Lessons & Reflections from the National Butterfly Center
It’s my job at the National Butterfly Center, to see the big picture and plot a course for us to achieve abstract visions and concrete dreams. Sometimes the future seems so fantastical I cannot imagine ever reaching there. Other times, I get bogged down in the mapping and weary from the steering.
When this happens, I can usually be found crying at my desk.
My son says this is necessary to clean the pollen, dust and bird poop off my windshield to the world.
“You know, Mom, all that nasty stuff like bug guts that gets stuck there and makes it hard to see,” explains Nicholas.
Yes, bug guts and budgetary restraints, broken equipment and all the blasted, unexpected things that make some days feel like a whack-a-mole death match!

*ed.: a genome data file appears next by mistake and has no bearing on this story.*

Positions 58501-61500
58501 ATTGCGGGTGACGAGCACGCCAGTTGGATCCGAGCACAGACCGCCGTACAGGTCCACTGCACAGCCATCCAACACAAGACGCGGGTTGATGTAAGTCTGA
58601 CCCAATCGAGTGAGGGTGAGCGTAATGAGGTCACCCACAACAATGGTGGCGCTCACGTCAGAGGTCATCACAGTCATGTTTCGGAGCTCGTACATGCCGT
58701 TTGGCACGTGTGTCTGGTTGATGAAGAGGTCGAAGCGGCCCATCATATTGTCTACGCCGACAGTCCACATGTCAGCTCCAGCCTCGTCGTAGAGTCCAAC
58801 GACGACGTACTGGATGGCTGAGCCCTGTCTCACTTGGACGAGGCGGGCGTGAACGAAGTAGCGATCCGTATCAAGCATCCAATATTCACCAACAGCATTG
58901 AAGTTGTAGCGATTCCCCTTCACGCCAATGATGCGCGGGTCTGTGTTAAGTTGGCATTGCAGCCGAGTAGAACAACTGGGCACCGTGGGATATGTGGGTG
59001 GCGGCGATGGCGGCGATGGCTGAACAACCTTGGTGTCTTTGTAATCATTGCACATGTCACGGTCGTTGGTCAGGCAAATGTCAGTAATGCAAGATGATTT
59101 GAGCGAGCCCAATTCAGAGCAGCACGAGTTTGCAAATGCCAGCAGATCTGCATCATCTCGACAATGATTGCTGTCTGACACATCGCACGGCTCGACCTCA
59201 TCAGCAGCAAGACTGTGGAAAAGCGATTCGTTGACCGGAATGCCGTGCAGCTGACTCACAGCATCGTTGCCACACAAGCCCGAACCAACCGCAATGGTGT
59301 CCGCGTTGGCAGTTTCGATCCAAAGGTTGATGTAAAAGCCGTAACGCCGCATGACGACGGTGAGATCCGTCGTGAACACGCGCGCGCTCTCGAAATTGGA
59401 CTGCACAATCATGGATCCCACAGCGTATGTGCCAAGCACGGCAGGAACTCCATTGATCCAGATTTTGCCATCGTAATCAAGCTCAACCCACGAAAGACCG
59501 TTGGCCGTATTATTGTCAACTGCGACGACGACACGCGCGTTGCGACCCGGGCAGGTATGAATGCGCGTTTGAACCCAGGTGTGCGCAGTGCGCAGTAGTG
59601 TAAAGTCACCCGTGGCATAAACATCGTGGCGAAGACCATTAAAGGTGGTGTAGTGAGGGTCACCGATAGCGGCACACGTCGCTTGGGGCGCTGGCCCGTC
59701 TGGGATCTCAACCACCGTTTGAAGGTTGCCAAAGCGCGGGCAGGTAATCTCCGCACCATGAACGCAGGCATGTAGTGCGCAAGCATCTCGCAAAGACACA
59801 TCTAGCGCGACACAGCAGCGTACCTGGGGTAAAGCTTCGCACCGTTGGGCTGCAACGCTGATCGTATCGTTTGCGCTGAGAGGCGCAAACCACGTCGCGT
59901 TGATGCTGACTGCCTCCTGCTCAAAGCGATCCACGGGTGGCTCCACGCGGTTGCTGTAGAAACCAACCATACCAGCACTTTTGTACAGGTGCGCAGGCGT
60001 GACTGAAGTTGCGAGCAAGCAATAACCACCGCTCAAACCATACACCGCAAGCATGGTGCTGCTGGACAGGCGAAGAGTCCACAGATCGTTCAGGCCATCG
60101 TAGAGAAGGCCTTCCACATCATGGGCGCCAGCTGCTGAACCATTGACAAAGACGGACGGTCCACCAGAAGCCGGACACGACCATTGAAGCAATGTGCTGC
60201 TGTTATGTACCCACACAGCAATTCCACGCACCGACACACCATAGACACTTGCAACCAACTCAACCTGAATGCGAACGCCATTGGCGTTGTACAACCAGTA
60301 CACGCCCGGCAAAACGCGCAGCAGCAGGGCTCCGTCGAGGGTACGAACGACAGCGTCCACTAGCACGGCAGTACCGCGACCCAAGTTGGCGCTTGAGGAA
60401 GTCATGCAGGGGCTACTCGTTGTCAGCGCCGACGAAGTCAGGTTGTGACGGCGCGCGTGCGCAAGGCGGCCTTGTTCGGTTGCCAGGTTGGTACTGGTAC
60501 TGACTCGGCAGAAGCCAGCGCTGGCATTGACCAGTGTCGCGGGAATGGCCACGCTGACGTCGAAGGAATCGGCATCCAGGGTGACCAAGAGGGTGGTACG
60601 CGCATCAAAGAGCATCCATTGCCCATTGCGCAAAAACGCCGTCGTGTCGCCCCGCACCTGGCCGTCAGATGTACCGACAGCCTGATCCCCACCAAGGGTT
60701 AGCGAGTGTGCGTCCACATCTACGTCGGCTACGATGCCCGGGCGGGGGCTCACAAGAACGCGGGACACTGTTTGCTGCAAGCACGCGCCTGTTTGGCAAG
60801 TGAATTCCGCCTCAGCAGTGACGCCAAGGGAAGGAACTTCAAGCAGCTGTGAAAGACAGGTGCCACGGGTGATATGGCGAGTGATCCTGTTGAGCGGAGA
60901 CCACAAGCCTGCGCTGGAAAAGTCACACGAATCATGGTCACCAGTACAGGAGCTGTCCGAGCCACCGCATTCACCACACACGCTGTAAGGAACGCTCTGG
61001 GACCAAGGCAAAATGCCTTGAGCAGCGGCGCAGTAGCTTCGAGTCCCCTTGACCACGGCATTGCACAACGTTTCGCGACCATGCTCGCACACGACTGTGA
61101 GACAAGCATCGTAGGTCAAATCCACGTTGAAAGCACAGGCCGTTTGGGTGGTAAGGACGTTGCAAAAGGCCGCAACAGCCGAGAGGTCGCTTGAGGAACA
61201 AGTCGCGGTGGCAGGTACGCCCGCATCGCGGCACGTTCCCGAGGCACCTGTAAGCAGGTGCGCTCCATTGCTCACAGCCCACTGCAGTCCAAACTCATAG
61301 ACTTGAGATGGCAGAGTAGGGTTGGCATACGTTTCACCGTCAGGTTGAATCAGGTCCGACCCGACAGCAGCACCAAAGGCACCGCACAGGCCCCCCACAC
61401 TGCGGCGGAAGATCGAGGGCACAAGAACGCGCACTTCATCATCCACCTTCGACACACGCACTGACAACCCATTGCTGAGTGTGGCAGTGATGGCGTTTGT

Each battle is a stress-filled sprint that seems to drain my batteries, deplete my reserves and leave me feeling buried and blinded.
When I get myopic, unimaginative and nearsighted, I feel like I’m flying at low altitude and coming in for a crash landing. Small things grow large, pathways narrow and goals become very short-term, like survival, and this sucks!
Life is better when you’re a butterfly. With compound eyes, technicolor vision and finely-tuned antennae, one employs supernatural abilities to deftly soar and sort a wide spectrum of dangers and delights across the landscape. Enhanced perception and agility make for nimble navigation and the world is full of endless possibilities. This is SWEET.
So repeat after me: Today, I will be a butterfly. Today, I will be a butterfly. Today, I will be a butterfly!
Let go of what weighs you down. Wipe away the muck that clouds your vision. Kick off the dust and rise. You, too, are meant to be a butterfly.
Image: Flight of the Monarchs (C) Sue Sill. Sill is a former director of the National Butterfly Center and a celebrated artist. Her work is now available in wearable designs through Vida & Co.